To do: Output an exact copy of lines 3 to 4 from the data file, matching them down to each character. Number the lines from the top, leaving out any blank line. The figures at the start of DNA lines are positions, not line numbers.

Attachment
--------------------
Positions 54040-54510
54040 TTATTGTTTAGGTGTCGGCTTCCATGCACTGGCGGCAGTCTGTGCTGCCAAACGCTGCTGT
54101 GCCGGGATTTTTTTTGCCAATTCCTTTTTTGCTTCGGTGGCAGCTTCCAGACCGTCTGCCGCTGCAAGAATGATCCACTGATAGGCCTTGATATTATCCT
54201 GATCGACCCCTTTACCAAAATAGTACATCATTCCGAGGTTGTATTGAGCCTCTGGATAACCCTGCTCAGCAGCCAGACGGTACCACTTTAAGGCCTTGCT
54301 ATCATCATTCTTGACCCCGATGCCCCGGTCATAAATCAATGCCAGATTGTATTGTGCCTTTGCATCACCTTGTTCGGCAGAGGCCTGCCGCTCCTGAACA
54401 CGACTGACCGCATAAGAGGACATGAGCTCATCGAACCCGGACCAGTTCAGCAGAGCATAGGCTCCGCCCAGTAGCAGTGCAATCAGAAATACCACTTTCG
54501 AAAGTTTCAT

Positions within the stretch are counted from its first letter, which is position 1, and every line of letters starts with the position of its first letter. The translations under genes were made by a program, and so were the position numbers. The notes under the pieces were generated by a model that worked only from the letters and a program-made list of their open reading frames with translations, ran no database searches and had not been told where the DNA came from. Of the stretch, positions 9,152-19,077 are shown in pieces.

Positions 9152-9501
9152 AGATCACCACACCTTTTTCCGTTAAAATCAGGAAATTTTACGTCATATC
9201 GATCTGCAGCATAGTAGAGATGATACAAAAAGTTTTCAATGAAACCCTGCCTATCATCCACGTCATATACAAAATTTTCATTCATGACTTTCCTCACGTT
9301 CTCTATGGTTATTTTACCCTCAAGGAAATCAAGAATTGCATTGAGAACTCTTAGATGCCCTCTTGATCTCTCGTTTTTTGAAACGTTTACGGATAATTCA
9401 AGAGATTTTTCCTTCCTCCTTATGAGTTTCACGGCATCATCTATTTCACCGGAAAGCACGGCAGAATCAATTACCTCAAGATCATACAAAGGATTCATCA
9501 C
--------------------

54101 GCCGGGATTTTTTTTGCCAATTCCTTTTTTGCTTCGGTGGCAGCTTCCAGACCGTCTGCCGCTGCAAGAATGATCCACTGATAGGCCTTGATATTATCCT
54201 GATCGACCCCTTTACCAAAATAGTACATCATTCCGAGGTTGTATTGAGCCTCTGGATAACCCTGCTCAGCAGCCAGACGGTACCACTTTAAGGCCTTGCT